Call a film Halloween Kills and you’d better deliver. Over 43 years, four separate timelines and 10 blood-soaked rampages, masked maniac Michael Myers has slaughtered over 120 unsuspecting residents of Haddonfield, Illinois on the spookiest night of the year, utilising everything from a trusty chef’s knife to an especially pointy tripod in his single-minded pursuit of Laurie Strode. Myers, then, is no slouch when it comes to butchering the innocent, but his body count is set to skyrocket when Kills hits screens later this year.
“It’s intense and brutal. Just brutal,” says Jamie Lee Curtis of the follow-up to Halloween (2018), itself a direct sequel to John Carpenter’s original, trailblazing slasher. “There’s an incredible amount of killing in this movie,” adds Danny McBride, the film’s co-writer. “It’s so bloody. It’s wild. David [Gordon Green] just went for it. This is such a vicious sequel. It’s relentless.”
MICHAEL’S 10 MOST HAUNTING KILLS...
DEATH BECOMES HIM
10 OSCAR HALLOWEEN, 2018
Oscar walks Allyson home to ensure her safety. But what about his? Michael plunges his trusty knife before impaling his prey’s head on a spiky gate.
9 JOHN STRODE HALLOWEEN: THE CURSE OF MICHAEL MYERS, 1995
Laura’s abusive uncle is stabbed by Michael, and then has his head thrust into a fuse box for good measure. Electrifying.
8 LAURIE STRODE HALLOWEEN: RESURRECTION, 2002
Terrible film, good death, as Laurie (Jamie Lee Curtis) is stabbed repeatedly and hung from a rooftop. Curtis would resurrect Laurie in Halloween (2018).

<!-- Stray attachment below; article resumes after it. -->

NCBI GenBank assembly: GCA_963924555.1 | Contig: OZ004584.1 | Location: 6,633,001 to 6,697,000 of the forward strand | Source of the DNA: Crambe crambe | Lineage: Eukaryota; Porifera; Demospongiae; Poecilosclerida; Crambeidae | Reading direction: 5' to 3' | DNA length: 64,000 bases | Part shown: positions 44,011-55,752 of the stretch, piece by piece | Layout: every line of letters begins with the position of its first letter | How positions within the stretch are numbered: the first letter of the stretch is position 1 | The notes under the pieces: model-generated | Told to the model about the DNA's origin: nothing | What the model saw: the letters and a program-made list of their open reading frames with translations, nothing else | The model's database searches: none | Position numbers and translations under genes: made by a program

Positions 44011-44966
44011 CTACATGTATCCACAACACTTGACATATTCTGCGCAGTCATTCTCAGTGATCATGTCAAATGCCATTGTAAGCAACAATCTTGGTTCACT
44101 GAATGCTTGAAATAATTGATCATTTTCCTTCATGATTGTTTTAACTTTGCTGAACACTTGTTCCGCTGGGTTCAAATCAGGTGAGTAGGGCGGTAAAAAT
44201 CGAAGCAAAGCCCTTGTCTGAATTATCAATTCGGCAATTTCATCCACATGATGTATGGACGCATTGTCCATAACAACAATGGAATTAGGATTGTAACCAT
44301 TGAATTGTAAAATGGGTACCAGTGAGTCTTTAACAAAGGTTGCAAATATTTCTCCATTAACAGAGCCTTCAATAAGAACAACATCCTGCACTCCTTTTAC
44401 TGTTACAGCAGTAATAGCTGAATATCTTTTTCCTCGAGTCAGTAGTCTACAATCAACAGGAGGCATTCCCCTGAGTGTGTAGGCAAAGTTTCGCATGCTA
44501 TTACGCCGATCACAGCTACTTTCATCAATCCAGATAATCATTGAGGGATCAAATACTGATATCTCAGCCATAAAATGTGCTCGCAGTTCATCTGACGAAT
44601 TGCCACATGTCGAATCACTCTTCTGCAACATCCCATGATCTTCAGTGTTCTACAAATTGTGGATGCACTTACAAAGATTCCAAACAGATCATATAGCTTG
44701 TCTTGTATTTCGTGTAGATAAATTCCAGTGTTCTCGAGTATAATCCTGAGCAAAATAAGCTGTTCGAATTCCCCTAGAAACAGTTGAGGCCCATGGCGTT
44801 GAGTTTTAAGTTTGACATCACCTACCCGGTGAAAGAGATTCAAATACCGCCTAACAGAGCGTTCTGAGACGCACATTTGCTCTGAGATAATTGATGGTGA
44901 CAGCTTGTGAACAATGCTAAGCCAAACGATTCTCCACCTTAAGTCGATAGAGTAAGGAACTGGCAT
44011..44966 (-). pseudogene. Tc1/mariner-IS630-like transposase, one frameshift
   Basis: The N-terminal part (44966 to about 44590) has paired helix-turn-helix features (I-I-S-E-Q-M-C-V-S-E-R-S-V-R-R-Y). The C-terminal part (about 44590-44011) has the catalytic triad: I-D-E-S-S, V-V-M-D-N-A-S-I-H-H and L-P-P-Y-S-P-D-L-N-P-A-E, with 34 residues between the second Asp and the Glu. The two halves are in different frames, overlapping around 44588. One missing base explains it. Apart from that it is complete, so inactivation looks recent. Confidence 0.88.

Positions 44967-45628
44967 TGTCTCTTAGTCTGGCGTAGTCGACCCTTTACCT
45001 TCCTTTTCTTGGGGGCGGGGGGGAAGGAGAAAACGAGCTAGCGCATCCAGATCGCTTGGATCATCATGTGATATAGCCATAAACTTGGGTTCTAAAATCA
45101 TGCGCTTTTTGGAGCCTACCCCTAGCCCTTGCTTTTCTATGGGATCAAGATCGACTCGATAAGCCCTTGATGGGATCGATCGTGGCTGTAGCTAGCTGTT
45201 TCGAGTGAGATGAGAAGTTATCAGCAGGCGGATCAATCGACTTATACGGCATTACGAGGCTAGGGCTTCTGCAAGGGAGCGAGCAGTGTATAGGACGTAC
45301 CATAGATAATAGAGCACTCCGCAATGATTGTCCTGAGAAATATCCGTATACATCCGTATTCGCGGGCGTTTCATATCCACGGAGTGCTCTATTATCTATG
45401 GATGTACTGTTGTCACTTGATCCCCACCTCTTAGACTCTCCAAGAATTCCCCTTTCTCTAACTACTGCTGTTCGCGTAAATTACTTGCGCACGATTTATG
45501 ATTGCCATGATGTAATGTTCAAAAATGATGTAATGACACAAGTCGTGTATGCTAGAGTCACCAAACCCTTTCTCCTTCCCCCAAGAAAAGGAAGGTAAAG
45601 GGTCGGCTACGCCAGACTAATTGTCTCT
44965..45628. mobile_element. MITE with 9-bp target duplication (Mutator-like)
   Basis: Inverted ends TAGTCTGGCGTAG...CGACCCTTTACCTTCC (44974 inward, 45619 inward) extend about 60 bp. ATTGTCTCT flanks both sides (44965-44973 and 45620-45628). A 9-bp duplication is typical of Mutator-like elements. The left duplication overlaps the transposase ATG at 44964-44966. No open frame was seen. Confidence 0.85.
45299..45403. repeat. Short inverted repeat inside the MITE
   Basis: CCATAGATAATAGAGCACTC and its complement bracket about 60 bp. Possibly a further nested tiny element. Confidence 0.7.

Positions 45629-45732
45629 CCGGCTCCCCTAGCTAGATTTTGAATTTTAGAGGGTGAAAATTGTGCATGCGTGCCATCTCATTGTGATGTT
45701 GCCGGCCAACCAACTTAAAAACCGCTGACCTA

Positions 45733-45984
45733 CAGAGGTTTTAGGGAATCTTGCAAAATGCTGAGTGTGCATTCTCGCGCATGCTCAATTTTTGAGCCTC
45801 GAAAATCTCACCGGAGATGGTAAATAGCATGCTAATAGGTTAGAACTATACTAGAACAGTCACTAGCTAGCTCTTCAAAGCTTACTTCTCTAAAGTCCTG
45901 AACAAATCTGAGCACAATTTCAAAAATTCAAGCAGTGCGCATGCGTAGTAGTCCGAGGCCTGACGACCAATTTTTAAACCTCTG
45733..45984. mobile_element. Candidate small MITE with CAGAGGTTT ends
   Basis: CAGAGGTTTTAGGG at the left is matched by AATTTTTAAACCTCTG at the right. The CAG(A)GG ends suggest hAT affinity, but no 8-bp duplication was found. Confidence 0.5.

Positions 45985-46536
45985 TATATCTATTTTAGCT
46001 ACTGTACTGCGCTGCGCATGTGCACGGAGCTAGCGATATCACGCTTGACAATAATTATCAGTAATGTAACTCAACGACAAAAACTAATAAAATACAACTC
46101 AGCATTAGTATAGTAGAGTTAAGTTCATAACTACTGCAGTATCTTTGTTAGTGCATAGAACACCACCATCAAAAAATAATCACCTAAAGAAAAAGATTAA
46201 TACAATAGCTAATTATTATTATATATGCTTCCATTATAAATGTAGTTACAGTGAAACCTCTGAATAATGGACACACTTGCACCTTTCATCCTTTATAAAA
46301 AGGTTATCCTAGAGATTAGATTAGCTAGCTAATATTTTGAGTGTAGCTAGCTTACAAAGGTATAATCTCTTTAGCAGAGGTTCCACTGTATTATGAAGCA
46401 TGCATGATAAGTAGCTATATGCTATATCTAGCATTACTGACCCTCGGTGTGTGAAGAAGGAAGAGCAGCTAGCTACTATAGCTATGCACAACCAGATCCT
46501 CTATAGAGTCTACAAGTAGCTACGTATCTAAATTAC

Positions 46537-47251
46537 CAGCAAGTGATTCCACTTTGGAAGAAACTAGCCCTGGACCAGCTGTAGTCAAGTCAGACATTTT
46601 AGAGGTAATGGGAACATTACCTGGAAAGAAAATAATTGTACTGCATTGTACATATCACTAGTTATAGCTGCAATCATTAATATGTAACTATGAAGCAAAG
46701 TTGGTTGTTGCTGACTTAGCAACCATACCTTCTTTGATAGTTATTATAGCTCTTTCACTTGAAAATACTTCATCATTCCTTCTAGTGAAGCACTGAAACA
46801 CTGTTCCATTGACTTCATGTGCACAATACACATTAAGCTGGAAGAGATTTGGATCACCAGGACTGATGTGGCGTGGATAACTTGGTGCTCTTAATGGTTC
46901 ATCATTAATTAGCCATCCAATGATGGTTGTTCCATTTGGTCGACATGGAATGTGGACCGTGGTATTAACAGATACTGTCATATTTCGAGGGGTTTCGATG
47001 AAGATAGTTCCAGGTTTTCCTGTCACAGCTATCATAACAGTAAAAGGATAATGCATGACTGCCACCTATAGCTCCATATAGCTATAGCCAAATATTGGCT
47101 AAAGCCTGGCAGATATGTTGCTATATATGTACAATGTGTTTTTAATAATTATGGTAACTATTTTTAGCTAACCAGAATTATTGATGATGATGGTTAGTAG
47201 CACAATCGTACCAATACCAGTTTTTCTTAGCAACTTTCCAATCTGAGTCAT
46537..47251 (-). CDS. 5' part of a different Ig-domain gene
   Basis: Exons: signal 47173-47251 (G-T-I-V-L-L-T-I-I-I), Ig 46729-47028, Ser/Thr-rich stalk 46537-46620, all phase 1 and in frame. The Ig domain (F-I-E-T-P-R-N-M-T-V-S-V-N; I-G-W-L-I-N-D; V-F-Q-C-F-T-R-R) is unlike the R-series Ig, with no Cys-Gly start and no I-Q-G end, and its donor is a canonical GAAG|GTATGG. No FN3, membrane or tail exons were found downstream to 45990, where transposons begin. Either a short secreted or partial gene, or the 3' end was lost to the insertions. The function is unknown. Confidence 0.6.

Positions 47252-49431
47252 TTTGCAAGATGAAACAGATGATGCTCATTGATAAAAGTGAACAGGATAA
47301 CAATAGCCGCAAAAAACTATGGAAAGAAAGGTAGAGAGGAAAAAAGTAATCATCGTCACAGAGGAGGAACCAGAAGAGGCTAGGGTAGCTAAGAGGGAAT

7 ANNIE HALLOWEEN, 1978
The first of (adult) Michael’s kills in Carpenter’s original comes 55 minutes in, as Annie, sitting in her car, is strangled from behind, then knifed.
6 PARAMEDIC HALLOWEEN 4: THE RETURN OF MICHAEL MYERS, 1988
Myers, presumed dead, sits up in an ambulance and sticks his thumb deep into a paramedic’s forehead. As you do.
5 JIMMY HOWELL HALLOWEEN H20: TWENTY YEARS LATER, 1998
4 DANIELS HALLOWEEN II, 2009
Can’t match Carpenter’s suspense? Then go for intensity. Rob Zombie has a nurse played by Octavia Spencer (!) stabbed again and again and again. In close-up.
3 OFFICER FRANCIS HALLOWEEN, 2018
Killed off-screen, but made memorable because Michael hollows out the policeman’s decapitated skull like a jack-olantern, and pops a candle inside.
2 KAREN HALLOWEEN II, 1981